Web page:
screenwriter to watch
In 2016, Nicholas directed his debut feature film, Boys In The Trees, a supernatural skater film. This script won the NewDraft Award at NewFest 2011,received a rehearsed reading at the Lincoln Center in New York and was also nominated for the Monte Miller AWGIE Award. It made its world premiere in September 2016 at the 73rd Venice International Film Festival.
His short film work includes Hugo (winner of the Grand Prize for Fantasy at the Rhode Island International Film Festival), Flight (a Tropfest finalist) and The Last Time I Saw Richard (winner of several awards including Best Short Film at the 2014 AACTA Awards and Best Emerging Filmmaker at the Melbourne Queer Film Festival).
His television work includes directing the Emmy award-winning Nowhere Boys and directing multiplatform content for Conspiracy 365, Time Of Our Lives, Miss Fisher’s Murder Mysteries (Season 2 & 3), Molly and Glitch.
As a director, Nicholas has attended the Berlinale Talent Campus, Binger FilmLab Directors Coaching Programme (Amsterdam), trained with Song Of The Goat theatre company (Poland), won the 2013 Inscription LA Residency and was awarded an Asialink Arts Fellowship to study robotics in Beijing in 2015.
Credits: Writer / Director Boys in The Trees
How did you break in or get your start in screenwriting?
My first script was optioned when I was still studying at university. One of my lecturers read it and said “I don’t understand a word of it but I’m pretty sure it’s good” and asked if he could pass it on to a producer friend.
She optioned it and while the film didn’t make it into production, it started a long creative relationship that allowed me to transition into television production and kept me writing.
My next feature script, BOYS IN THE TREES, was optioned by another company and that went into production.
What are some of the biggest lessons you’ve learned?
Be ready for luck – when you get that lucky break / connection / opportunity, make sure you have something ready to show.
Also, it’s worth having more than one thing on the go. You’ll always have that favourite priority project but have something ready as a back up to increase your odds.
What’s the hardest scene or project you’ve ever had to write? How did you navigate the challenge?
I once had to do a rewrite on somebody else’s script. It was a really great concept but something had gone wrong in the execution and there wasn’t a unified idea on what needed to be done. At first I thought it would be simple but once I started re-plotting I realised there just wasn’t a third act. There was a lot of busy plot but we didn’t see that character evolution we needed for the story to hit.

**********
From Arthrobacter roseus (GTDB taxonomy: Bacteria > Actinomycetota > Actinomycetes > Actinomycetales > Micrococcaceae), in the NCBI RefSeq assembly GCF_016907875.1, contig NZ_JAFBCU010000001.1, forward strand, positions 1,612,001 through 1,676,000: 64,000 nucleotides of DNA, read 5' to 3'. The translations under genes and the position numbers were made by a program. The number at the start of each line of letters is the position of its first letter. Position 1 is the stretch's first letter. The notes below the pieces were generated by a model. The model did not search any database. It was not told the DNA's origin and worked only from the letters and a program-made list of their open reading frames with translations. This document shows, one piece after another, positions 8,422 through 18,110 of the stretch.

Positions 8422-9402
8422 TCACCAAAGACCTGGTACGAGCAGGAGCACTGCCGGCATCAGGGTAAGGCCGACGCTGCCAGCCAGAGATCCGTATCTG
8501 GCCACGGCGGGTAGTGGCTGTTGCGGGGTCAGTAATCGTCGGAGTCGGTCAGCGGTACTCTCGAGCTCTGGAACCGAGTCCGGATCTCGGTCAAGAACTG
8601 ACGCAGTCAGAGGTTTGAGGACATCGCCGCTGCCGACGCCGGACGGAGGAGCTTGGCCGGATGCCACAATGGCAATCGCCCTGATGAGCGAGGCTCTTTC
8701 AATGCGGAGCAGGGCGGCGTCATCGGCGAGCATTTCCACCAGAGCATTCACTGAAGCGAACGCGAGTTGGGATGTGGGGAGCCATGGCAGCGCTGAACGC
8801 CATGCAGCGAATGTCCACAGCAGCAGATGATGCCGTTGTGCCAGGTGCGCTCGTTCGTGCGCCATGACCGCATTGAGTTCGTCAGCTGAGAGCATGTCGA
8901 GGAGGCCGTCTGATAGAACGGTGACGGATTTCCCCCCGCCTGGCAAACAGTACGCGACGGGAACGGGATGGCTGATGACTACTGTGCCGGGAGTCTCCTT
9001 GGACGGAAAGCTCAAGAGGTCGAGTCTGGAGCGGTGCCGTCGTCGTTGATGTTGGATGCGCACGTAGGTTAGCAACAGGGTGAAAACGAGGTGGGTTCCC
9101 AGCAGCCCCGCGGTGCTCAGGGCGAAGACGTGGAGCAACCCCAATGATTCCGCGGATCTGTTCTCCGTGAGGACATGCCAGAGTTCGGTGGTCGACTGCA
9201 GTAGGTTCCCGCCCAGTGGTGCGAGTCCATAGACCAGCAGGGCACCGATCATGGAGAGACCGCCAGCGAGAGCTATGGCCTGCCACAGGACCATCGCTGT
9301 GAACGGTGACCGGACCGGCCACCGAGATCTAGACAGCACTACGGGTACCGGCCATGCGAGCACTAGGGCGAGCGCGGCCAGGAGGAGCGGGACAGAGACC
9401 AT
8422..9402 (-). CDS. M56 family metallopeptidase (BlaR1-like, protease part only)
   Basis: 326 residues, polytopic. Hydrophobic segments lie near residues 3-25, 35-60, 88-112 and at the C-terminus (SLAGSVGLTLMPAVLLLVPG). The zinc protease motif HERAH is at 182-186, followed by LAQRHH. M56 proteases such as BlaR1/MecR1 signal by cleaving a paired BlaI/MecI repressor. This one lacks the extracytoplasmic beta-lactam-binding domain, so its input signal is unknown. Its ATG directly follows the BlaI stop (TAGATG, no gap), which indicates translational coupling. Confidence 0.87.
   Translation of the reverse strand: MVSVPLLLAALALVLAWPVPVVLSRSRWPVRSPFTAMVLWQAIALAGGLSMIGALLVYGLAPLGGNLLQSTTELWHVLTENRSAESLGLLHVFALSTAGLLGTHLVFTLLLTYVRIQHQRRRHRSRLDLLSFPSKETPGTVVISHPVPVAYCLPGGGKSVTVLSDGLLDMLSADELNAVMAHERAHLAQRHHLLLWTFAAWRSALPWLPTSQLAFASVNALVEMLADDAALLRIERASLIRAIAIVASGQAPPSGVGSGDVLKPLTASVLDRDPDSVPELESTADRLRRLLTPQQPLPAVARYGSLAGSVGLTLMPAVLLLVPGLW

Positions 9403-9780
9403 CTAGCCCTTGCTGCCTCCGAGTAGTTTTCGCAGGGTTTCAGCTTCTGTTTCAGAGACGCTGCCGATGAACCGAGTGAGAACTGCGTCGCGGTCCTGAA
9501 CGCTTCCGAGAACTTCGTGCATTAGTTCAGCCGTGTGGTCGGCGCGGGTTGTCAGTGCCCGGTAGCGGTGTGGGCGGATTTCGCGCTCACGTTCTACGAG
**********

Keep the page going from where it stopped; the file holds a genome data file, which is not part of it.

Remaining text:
What was a major turning point in your career?
I think things really changed after my short film, THE LAST TIME I SAW RICHARD. It got into a lot of great festivals and scored me representation. But ultimately I think the best thing about it was that it showed my voice and what I do that’s different to other filmmakers. It didn’t need any caveats or allowances – it was just a work that stood strongly on its own.
What are you working on right now?
I’ve just written a new feature film that I’m hoping to send out soon. I’m also working with another great writer developing his script that I’m attached to direct. I also have a few other television ideas on the go.
What are some of your favorite movies?
One of the films that had the biggest influence on me was David Lynch’s Twin Peaks: Fire Walk With Me. I found it so disconcerting the first time I watched it but I love the way he works with the elements of cinema to create such a unique experience.
I also still have such a huge love for fantasy and coming of age films from the 1980’s and 1990’s – early Tim Burton work and the great films of Steven Spielberg, Joe Dante, Richard Donner and producers like Kathleen Kennedy.
Who are some of your favorite screenwriters?
I’ve always taken huge inspiration from Callie Khouri. I think Thelma & Louise is a perfect screenplay and whenever I hit a wall, I go back to that film and wonder “what would Callie do?”.
I also love the wit and pace of Billy Wilder dialogue and the magic and heart of Melissa Mathison was something very special.
There’s lot of great writers coming through now that I’m inspired by like Eric Heisserer, Michael Werwie and John J Griffin.
Share a memorable experience at Austin Film Festival:
I remember being there a couple of years ago after being invited by Rick and Daniel at Enderby Entertainment. It was my birthday and I was away from home but ended up sitting at a table at one of the functions listening to John August, Craig Mazin, Kelly Marcel, Richard Kelly and Leigh Whannell talk film. I pretty much just sat there dumbly with nothing to offer as I listened to these filmmakers who had all made films I loved dearly talked openly and off the record. It was the more inspiring way to spend a birthday!